February 10, 2020
By Liz Frazier, CFP, MBA
The idea of the lemonade stand conjures up nostalgia in most parents as they remember summer days and simpler times. Today, the lemonade stand is still a source of summer fun for many children, however it’s also a shining example of an easy activity that can teach these budding entrepreneurs some valuable lessons. The key to teaching kids business, finance and really just about anything, is to incorporate it into an activity that they enjoy so it gets them engaged. Below are five easy tips to make the most of their lemonade stand by keeping it fun and educational.
- Come up with a business plan. Treat this like a real business with your child and be intentional with your efforts. Before doing anything, sit down with your child and create a strategy around the key business components. Brainstorm with your child different places and times that will make the most money, such as a busy street corner (with adult supervision, of course) in town when people are getting off work. Determine the price point, and budget for ingredients and materials. Develop an advertising plan, such as what type of materials you plan to create and where you’ll advertise. By discussing all of this with your child before, you’re showing them the importance of making thoughtful decisions and preparation before getting started on a project.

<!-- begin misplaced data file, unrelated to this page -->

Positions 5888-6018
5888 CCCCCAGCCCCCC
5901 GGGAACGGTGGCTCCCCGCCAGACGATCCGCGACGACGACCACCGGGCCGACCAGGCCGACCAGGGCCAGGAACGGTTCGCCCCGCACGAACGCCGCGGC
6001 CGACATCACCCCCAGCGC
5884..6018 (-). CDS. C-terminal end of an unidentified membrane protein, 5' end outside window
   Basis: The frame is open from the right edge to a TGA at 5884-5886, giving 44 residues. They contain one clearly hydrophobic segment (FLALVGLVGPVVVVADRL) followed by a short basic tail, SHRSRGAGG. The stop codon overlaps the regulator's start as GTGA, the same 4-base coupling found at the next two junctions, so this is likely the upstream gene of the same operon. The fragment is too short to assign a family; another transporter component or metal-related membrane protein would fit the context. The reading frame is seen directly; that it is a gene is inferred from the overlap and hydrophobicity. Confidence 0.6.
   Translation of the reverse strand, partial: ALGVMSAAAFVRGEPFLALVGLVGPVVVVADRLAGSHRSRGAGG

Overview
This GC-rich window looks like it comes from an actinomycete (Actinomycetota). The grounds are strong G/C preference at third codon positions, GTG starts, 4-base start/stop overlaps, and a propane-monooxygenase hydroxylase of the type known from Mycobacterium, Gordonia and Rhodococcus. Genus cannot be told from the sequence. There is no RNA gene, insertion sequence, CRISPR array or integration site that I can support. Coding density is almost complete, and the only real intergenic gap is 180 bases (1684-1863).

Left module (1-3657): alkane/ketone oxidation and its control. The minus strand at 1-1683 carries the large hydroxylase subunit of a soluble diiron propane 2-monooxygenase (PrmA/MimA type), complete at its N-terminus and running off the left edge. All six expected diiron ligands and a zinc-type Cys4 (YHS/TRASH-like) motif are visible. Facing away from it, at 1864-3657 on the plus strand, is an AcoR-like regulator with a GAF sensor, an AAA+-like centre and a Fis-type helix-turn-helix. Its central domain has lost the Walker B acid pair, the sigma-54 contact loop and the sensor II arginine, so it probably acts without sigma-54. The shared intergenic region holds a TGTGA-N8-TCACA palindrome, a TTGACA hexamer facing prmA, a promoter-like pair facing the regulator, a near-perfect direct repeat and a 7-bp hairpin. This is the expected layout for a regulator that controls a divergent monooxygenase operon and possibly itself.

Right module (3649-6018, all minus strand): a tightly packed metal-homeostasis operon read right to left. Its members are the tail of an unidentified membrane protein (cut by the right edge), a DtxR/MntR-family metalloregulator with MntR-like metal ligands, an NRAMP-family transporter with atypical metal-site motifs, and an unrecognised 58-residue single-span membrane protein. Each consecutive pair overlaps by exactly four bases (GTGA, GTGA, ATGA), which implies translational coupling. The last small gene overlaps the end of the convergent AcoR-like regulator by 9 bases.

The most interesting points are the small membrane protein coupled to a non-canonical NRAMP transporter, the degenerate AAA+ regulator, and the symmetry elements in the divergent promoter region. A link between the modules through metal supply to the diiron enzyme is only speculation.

- Involve your child in every step. The more involved your child is in this project, the more engaged they will be, and the more pride and ownership they will feel over the final product! Bring them to the grocery store to pick out ingredients, make the lemonade together, and let them create the signs and decorate the lemonade stand.
- Make it matter: Consider donating some of the money earned to a charity. If you go this route, be sure to tell your customers—people love to support a good cause.
- Use real world business accounting: Unless you’re an accountant, this may seem intimidating. Fear not, it’s really just simple math. In the beginning, have your child help you calculate the total “Cost of goods sold” (cost of all ingredients and materials). Once you’ve closed the shop for the day, your child will enjoy counting up all the money they made – equaling the total income. The final step is to subtract the cost of goods sold from the total income earned, and you have your net profit.
- Recap: Discussion is always an important final step for any activity with your child. Ask them questions about their experience – What did your child find most difficult? What were they the most interested in? What surprised them? What mistakes did they make? Did the customers like what they were selling? Why or why not?
Liz Frazier, author of Beyond Piggy Banks and Lemonade Stands, is a Certified Financial Planner (CFP), and a member of the Financial Planning Association (FPA) and the National Association of Personal Financial Advisors (NAPFA). She contributes regularly to Forbes.com.